7 Endemic Birds of Vietnam in Dalat
I was fascinated by the number of endemic birds in Vietnam in the main land as compared with the neighbouring southeast Asian countries like Laos, Cambodia and Thailand. Normally islands like Philippines or Borneo bring about habitat isolation with more endemism due to geographical isolation by the sea.
In Vietnam, isolation of habitat occurs within the mainland due to different climates that cultivates a different ecosystem altogether. Vietnam is home to 12 endemic birds seen nowhere else in the world. This has gained an increasing number of visiting enthusiastic bird watchers from all over the region. More specifically in Dalat (the cool highlands northeast of Ho Chi Minh city, in south Vietnam) has a staggering 7 out of the 12 endemic birds in Vietnam.
The most sought after 7 endemic birds of Vietnam in Dalat are:
1. Vietnamese Cutia
2. Dalat Shrike-Babbler
3. Collared Laughing-thrush
4. Orange-breasted Laughing-thrush
5. Black-crowned Fulvetta
6. Vietnamese Greenfinch
7. Grey-crowned Crocias
We spent 4 days in Dalat, from 5 to 8 December 2019, in the hope of photographing the beautiful 7 endemic birds of Vietnam.
Day 1| Five Vietnam endemic birds on our first day.
After a hearty breakfast, we left the town of Dalat for Bidoup Nui Ba National Park at around 6 am. It was a clear and beautiful sunny day with a cold morning breeze at around 10 degrees Celsius. My guide, Tien, from An Nam Birding, wound down the car window and listened intently to the bird calls while driving pass the pine forest. As we stopped the car, with sheer God’s blessing, there was a bird wave coming towards us. I quickly set up my 600mm lens on tripod while Tien kept an eye on the birds with his binoculars. To our delight, the Vietnamese Cutia, Dalat Shrike-Babbler, Chestnut-vented Nuthatch, Neck-laced Barbet and Minivets were among the birds in the wave. We managed to photograph them all as they fed on the caterpillars on the open pine tree branches from the road side. Our first two endemic birds, the Vietnamese Cutia and Dalat Shrike-Babbler, were captured on camera.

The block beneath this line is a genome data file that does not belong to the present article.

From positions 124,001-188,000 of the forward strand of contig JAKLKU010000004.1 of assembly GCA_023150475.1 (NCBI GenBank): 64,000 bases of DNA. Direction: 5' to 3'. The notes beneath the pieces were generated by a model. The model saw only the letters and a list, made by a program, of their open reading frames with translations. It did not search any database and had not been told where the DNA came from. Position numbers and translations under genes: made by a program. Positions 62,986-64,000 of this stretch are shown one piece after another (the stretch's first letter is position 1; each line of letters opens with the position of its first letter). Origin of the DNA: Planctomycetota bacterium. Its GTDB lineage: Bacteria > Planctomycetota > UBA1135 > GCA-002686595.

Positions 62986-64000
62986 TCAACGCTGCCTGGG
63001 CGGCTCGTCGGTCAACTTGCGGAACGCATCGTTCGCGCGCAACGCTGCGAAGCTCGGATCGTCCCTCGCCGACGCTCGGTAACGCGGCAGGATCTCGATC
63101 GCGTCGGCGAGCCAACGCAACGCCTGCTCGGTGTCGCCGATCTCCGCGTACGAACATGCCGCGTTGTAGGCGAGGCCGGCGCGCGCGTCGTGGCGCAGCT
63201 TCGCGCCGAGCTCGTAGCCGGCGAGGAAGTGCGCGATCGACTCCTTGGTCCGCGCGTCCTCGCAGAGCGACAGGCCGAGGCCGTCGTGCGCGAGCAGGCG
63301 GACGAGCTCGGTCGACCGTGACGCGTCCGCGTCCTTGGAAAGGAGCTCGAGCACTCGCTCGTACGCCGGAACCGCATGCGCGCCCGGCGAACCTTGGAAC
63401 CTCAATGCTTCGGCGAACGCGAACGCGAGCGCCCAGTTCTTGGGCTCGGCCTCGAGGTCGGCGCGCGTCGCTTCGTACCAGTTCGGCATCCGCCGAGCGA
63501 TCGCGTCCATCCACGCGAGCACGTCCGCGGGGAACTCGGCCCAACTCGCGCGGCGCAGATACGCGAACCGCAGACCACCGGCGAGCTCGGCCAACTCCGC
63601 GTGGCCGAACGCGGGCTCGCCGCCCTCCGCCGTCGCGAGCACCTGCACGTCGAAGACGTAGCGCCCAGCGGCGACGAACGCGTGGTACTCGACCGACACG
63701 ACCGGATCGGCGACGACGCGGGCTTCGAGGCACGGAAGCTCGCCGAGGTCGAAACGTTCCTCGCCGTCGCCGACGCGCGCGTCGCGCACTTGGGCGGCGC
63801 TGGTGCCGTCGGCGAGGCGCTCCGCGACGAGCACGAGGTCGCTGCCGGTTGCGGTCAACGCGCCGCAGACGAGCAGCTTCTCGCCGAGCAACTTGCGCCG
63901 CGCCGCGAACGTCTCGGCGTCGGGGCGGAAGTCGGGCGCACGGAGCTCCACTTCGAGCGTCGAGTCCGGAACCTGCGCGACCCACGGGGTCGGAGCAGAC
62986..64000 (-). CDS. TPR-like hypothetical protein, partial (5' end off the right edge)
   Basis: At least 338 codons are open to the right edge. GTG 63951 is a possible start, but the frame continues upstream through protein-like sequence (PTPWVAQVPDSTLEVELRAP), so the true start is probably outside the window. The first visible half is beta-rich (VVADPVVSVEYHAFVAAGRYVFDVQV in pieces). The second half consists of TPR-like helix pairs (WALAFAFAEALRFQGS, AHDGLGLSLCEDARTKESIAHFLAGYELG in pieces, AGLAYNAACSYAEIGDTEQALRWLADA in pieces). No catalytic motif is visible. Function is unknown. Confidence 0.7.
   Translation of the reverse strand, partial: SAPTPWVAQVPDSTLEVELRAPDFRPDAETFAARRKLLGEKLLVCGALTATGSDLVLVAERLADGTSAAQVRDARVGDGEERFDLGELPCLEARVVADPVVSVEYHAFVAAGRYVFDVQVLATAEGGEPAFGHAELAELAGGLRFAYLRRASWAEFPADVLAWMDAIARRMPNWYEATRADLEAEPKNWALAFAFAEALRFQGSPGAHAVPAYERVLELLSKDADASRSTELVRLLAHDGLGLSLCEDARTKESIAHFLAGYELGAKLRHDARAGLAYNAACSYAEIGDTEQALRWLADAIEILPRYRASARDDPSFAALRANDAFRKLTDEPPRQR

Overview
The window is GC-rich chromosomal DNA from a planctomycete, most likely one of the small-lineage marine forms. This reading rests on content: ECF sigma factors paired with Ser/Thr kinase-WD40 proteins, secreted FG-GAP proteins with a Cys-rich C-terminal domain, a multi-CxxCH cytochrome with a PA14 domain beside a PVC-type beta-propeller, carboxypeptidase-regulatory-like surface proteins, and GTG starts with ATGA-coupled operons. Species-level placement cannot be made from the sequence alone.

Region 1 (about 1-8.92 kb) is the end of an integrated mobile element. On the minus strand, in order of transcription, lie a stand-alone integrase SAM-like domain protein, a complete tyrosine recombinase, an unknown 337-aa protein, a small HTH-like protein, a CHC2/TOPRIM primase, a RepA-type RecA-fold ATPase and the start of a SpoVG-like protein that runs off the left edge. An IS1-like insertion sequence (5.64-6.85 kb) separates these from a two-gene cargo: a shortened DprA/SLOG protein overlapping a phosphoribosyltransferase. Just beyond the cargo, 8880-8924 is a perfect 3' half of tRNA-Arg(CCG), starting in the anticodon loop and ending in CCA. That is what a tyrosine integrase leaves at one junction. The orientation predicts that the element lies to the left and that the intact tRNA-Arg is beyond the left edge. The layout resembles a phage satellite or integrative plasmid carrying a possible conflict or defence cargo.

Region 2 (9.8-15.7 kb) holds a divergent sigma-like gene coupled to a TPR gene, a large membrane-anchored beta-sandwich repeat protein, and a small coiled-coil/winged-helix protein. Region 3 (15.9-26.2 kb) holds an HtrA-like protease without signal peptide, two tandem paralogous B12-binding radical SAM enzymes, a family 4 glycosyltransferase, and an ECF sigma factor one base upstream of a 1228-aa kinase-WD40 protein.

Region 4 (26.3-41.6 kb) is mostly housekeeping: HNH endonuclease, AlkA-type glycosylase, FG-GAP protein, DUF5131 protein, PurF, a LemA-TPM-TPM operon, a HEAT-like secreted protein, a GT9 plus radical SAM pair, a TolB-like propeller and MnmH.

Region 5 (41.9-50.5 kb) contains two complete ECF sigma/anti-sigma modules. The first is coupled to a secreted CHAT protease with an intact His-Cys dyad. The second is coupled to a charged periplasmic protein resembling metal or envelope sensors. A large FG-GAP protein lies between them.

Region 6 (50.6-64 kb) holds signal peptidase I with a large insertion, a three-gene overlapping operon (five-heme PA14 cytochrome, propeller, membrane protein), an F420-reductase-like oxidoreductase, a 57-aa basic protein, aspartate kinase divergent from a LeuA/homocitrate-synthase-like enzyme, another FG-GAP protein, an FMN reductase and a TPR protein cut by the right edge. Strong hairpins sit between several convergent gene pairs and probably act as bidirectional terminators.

After the bird wave, with the two endemic birds photographed, we proceeded to the national park not far away. Threads of wavy mist started to creep over the road and decreased the visibility, dampening our spirits. Suddenly, the Collared Laughing-thrush and Orange-breasted Laughing-thrush peaked through the cracks of the mist and we were able to photograph them. These 2 species can only be found in Vietnam. We were so delighted to be able to photograph our
3rd and 4th endemics in just a few hours into our trip. To our pleasant surprise, the Black-crowned Fulvetta (also an endemic) also showed up as our 5th endemic bird on this cold misty day in Dalat.
It was a great way to sum up our first day in Dalat, spotting a total of 5 out of 7 endemic birds of Vietnam, we were excited to see more.
Day 2-3|Searching for the 6th endemic bird, Vietnamese Greenfinch
Locating the two remaining endemic birds did not come easy. Our remaining targets among other birds were the Vietnamese Greenfinch and Grey-crowned Crocias. Knowing that the Greenfinch favoured sunflower and daisy plants with seeds, we went in search of those locations.